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System Administration Guide: IP Services     Oracle Solaris 10 8/11 Information Library
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Document Information


Part I Introducing System Administration: IP Services

1.  Oracle Solaris TCP/IP Protocol Suite (Overview)

Part II TCP/IP Administration

2.  Planning Your TCP/IP Network (Tasks)

3.  Introducing IPv6 (Overview)

4.  Planning an IPv6 Network (Tasks)

5.  Configuring TCP/IP Network Services and IPv4 Addressing (Tasks)

6.  Administering Network Interfaces (Tasks)

7.  Configuring an IPv6 Network (Tasks)

8.  Administering a TCP/IP Network (Tasks)

9.  Troubleshooting Network Problems (Tasks)

10.  TCP/IP and IPv4 in Depth (Reference)

11.  IPv6 in Depth (Reference)


12.  About DHCP (Overview)

13.  Planning for DHCP Service (Tasks)

14.  Configuring the DHCP Service (Tasks)

15.  Administering DHCP (Tasks)

16.  Configuring and Administering the DHCP Client

17.  Troubleshooting DHCP (Reference)

18.  DHCP Commands and Files (Reference)

Part IV IP Security

19.  IP Security Architecture (Overview)

20.  Configuring IPsec (Tasks)

21.  IP Security Architecture (Reference)

22.  Internet Key Exchange (Overview)

23.  Configuring IKE (Tasks)

24.  Internet Key Exchange (Reference)

25.  IP Filter in Oracle Solaris (Overview)

26.  IP Filter (Tasks)

Part V Mobile IP

27.  Mobile IP (Overview)

What's New in Mobile IP

Introduction to Mobile IP

Mobile IP Functional Entities

How Mobile IP Works

Agent Discovery

Agent Advertisement

Agent Advertisement Over Dynamic Interfaces

Agent Solicitation

Care-of Addresses

Mobile IP With Reverse Tunneling

Limited Private Addresses Support

Mobile IP Registration

Network Access Identifier (NAI)

Mobile IP Message Authentication

Mobile Node Registration Request

Registration Reply Message

Foreign Agent Considerations

Home Agent Considerations

Dynamic Home Agent Discovery

Routing Datagrams to and From Mobile Nodes

Encapsulation Methods

Unicast Datagram Routing

Broadcast Datagrams

Multicast Datagram Routing

Security Considerations for Mobile IP

28.  Administering Mobile IP (Tasks)

29.  Mobile IP Files and Commands (Reference)


30.  Introducing IPMP (Overview)

31.  Administering IPMP (Tasks)

Part VII IP Quality of Service (IPQoS)

32.  Introducing IPQoS (Overview)

33.  Planning for an IPQoS-Enabled Network (Tasks)

34.  Creating the IPQoS Configuration File (Tasks)

35.  Starting and Maintaining IPQoS (Tasks)

36.  Using Flow Accounting and Statistics Gathering (Tasks)

37.  IPQoS in Detail (Reference)



Agent Discovery

A mobile node uses a method that is known as agent discovery to determine the following information:

Mobility agents transmit agent advertisements to advertise services on a network. In the absence of agent advertisements, a mobile node can solicit advertisements. This capability is known as agent solicitation. If a mobile node is capable of supporting its own colocated care-of address, the mobile node can use regular router advertisements for the same purposes.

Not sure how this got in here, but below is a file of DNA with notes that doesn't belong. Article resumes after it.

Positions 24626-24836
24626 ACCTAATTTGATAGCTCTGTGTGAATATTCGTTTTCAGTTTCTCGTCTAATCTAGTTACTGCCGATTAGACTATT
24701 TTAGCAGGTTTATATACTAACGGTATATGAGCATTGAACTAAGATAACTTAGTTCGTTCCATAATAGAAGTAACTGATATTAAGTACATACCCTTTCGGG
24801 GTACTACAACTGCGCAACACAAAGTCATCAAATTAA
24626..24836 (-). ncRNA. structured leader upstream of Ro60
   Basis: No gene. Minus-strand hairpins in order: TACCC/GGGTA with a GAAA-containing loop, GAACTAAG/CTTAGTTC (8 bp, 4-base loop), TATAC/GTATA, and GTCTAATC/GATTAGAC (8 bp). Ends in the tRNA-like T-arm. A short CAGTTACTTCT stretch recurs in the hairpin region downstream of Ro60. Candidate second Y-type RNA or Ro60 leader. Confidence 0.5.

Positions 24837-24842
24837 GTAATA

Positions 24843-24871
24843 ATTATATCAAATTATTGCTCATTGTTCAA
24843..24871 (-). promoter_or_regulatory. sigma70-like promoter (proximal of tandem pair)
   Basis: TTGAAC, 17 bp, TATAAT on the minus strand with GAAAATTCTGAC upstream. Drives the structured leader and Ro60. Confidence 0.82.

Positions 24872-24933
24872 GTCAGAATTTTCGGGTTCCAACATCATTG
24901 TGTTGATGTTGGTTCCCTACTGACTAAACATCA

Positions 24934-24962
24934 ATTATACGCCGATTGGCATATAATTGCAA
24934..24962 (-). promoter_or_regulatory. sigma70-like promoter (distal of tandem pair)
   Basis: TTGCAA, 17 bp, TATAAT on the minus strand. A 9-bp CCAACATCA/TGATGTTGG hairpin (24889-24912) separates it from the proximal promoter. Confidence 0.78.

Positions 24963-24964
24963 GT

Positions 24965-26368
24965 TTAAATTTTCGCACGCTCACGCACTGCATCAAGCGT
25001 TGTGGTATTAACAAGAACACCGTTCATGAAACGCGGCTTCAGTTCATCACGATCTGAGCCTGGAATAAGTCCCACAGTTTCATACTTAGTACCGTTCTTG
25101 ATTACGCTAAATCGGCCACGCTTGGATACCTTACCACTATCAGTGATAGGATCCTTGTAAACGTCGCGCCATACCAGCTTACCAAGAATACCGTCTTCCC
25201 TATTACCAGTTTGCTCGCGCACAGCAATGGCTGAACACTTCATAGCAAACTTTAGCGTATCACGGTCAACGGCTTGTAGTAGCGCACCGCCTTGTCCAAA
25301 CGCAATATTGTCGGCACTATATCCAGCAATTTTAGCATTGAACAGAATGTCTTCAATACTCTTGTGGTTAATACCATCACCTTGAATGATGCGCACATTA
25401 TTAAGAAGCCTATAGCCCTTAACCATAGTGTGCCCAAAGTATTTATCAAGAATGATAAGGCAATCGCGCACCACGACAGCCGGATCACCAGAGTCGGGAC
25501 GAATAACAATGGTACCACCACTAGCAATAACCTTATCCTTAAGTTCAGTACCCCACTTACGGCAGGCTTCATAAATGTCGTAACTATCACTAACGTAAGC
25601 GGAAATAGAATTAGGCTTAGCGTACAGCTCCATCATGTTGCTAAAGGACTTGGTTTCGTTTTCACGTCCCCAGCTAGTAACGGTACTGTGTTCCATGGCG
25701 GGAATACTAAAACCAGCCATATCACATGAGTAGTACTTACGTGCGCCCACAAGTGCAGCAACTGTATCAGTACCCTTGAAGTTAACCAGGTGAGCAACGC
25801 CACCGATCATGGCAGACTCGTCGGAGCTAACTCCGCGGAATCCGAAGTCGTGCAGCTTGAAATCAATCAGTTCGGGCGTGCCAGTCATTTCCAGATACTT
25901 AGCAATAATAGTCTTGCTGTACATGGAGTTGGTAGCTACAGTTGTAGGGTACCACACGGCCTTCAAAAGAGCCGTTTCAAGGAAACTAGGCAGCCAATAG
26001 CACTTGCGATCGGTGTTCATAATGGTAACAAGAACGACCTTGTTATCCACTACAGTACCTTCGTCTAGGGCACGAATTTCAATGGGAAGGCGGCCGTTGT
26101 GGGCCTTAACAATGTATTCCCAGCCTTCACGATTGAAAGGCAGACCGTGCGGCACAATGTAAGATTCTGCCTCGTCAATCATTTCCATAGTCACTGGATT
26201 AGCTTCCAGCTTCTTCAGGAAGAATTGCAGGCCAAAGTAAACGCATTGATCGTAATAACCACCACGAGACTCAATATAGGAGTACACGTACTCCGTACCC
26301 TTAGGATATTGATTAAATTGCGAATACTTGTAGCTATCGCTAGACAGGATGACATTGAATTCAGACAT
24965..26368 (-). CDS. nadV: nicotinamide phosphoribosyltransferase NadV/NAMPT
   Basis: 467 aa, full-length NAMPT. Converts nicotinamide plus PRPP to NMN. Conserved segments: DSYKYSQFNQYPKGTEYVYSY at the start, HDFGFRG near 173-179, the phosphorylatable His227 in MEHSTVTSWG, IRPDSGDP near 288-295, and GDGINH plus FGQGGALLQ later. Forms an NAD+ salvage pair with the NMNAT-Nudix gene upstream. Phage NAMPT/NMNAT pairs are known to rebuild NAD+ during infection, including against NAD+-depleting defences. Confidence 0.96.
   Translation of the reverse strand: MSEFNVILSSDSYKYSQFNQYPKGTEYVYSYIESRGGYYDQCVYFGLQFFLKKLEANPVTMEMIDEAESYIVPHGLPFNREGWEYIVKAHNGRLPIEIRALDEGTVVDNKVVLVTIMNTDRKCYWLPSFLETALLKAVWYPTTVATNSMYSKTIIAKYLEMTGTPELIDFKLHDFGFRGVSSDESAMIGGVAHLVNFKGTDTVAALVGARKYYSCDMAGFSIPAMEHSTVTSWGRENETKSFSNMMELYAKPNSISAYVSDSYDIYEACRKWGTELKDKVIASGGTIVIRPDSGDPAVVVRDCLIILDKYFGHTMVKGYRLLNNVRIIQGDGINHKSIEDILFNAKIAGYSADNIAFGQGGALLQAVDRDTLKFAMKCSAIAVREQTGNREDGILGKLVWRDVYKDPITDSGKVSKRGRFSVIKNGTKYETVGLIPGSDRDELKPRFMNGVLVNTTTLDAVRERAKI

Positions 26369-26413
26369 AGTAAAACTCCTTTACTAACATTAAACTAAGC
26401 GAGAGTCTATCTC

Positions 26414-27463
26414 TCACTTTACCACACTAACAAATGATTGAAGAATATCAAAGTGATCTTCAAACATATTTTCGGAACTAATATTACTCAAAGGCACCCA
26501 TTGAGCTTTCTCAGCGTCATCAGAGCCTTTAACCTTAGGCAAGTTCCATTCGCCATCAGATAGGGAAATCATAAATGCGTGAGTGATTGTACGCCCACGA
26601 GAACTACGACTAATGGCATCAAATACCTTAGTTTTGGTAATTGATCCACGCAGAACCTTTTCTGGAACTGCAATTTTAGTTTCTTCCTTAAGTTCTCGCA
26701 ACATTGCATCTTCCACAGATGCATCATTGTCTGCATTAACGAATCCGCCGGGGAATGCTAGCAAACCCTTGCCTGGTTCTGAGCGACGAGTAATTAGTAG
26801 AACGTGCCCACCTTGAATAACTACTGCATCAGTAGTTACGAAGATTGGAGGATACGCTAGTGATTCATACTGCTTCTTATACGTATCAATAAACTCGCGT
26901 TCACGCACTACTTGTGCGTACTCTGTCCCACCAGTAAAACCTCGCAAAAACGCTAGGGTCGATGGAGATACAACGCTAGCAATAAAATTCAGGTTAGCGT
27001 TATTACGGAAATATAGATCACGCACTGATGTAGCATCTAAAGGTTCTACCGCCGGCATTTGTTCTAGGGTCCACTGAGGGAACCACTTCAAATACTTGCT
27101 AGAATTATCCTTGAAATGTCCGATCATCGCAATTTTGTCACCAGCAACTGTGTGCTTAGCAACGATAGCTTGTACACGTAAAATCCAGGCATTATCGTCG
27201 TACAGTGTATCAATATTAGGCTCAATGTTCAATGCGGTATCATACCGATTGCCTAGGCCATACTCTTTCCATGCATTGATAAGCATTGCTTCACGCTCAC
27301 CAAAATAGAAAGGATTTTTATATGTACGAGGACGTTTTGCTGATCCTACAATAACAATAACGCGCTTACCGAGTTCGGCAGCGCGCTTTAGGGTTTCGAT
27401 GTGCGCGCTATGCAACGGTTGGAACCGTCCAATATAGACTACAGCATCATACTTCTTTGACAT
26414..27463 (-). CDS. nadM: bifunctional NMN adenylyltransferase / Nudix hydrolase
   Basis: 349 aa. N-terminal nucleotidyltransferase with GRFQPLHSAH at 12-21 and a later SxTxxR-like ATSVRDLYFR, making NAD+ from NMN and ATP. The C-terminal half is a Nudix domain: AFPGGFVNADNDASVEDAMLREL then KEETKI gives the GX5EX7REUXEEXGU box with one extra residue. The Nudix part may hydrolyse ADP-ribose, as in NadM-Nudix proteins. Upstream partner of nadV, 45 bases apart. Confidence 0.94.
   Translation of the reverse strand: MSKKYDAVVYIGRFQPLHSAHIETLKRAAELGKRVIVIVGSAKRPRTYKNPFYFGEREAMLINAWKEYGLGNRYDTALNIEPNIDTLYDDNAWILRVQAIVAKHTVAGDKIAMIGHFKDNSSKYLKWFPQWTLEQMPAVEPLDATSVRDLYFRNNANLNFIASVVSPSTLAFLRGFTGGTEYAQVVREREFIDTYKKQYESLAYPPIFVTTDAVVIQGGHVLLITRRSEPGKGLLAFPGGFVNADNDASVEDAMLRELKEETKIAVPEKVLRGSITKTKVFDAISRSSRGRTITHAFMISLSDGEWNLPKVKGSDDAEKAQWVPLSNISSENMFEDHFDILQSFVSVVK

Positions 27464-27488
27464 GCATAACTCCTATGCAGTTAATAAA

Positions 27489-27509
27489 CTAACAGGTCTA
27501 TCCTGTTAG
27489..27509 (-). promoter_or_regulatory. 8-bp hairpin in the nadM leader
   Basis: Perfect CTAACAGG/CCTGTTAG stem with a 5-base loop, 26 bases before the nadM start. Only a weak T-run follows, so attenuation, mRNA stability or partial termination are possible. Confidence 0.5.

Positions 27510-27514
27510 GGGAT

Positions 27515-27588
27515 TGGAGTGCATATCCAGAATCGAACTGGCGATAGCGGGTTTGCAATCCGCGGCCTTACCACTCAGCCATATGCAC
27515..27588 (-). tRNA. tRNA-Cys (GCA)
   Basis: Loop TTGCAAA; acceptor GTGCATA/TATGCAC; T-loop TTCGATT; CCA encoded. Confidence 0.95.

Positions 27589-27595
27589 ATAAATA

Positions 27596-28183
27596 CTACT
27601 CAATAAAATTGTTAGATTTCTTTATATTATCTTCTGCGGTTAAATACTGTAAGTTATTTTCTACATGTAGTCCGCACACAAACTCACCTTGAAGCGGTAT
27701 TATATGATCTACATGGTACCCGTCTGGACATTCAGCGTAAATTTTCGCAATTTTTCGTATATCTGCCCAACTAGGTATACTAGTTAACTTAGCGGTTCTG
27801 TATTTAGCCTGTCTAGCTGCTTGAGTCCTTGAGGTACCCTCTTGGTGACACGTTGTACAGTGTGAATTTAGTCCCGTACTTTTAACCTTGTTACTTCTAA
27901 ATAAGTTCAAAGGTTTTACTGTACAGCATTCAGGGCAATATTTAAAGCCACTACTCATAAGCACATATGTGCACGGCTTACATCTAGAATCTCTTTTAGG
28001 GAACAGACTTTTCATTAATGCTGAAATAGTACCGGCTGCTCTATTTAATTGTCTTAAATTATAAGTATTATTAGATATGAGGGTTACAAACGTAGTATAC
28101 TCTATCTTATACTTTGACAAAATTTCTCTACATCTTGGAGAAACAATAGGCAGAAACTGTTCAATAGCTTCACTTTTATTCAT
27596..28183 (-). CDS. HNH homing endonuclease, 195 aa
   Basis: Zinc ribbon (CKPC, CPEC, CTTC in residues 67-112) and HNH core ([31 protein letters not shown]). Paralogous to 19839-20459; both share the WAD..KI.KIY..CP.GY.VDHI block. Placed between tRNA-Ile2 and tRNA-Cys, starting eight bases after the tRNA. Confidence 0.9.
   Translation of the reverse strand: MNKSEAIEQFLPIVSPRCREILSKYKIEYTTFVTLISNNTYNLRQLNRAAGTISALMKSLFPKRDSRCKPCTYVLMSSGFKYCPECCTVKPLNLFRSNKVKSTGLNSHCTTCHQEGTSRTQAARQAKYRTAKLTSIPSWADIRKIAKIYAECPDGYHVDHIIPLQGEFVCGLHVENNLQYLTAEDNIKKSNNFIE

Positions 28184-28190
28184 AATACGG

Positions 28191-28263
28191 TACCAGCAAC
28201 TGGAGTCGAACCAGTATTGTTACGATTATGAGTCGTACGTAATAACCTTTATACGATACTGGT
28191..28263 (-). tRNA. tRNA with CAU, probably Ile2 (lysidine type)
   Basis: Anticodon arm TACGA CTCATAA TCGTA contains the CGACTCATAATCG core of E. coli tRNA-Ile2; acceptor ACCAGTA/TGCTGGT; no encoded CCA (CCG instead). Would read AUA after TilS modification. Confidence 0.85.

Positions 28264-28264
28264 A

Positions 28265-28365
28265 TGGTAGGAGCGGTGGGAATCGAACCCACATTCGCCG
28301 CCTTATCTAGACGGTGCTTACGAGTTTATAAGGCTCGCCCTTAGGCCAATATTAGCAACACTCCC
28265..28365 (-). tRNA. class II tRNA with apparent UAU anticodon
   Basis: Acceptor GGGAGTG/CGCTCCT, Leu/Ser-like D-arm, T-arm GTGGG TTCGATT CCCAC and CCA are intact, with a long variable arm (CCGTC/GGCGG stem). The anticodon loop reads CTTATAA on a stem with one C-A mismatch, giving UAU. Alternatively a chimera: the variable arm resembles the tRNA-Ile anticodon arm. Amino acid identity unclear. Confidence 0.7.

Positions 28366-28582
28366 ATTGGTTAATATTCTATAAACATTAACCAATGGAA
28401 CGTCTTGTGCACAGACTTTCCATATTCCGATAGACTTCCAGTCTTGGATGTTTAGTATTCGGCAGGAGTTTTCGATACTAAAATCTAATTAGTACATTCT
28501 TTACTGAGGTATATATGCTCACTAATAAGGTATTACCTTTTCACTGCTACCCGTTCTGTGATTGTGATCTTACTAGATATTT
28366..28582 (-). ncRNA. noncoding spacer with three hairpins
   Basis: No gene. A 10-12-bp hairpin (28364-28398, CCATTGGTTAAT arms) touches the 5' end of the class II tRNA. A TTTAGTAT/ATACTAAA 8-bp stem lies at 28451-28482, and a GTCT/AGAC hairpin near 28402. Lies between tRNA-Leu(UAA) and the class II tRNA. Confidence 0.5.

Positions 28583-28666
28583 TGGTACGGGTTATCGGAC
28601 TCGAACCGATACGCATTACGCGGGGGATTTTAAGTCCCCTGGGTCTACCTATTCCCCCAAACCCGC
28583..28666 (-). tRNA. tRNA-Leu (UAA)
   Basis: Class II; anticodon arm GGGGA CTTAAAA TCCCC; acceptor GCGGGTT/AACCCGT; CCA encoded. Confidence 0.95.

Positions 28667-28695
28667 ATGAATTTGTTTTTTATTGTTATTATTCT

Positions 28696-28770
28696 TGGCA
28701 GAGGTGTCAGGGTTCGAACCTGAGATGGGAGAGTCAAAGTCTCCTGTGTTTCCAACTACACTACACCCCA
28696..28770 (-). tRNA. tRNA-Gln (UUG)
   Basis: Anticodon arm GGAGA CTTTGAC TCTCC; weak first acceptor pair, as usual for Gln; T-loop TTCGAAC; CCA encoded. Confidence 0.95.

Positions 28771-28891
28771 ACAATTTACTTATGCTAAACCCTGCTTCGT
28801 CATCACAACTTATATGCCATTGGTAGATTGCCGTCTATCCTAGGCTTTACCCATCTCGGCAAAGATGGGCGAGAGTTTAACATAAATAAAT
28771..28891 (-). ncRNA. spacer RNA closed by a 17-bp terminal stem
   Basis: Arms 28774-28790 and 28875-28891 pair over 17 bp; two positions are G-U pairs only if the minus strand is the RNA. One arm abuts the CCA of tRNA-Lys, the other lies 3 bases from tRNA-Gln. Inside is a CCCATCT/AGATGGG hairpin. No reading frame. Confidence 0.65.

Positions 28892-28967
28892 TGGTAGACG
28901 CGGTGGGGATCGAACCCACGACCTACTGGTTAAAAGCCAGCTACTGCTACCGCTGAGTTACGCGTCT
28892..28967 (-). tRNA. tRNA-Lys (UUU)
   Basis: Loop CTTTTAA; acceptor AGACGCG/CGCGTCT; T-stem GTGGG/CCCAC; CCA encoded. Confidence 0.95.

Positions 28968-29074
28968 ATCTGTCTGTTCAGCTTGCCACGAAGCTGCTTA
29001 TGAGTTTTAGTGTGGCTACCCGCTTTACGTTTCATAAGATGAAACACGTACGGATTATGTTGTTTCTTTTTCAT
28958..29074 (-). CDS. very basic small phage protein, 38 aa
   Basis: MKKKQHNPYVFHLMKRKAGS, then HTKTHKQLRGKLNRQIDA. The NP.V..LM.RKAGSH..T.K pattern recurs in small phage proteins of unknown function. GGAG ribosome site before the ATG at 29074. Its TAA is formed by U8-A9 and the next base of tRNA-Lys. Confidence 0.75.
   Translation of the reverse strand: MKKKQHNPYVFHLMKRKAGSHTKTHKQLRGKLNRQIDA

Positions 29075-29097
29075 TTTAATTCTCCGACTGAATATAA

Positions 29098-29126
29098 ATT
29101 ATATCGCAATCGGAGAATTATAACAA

Agent Advertisement

Mobile nodes use agent advertisements to determine the current point of attachment to the Internet or to an organization's network. An agent advertisement is an Internet Control Message Protocol (ICMP) router advertisement that has been extended to also carry a mobility agent advertisement extension.

A foreign agent (FA) can be too busy to serve additional mobile nodes. However, a foreign agent must continue to send agent advertisements. Then, the mobile node, which is already registered with a foreign agent, knows that the mobile node has not moved out of range of the foreign agent. The mobile node also knows that the foreign agent has not failed. A mobile node that is registered with a foreign agent from which it no longer receives agent advertisements probably knows that the mobile node can no longer contact that foreign agent.

Agent Advertisement Over Dynamic Interfaces

You can configure the implementation of the foreign agent to send advertisements over dynamically created interfaces. You have options to enable or disable limited unsolicited advertisements over the advertising interfaces. Dynamically created interfaces are defined as only those interfaces that are configured after the mipagent daemon starts. Advertisement over dynamic interfaces is useful for applications that support transient mobility interfaces. Moreover, by limiting unsolicited advertisement, network bandwidth might be saved.

Agent Solicitation

Every mobile node should implement agent solicitation. The mobile node uses the same procedures, defaults, and constants for agent solicitation that are specified for solicitation messages of ICMP routers.

The rate that a mobile node sends solicitations is limited by the mobile node. The mobile node can send three initial solicitations at a maximum rate of one solicitation per second while the mobile node searches for an agent. After the mobile node registers with an agent, the rate that solicitations are sent is reduced to limit the overhead on the local network.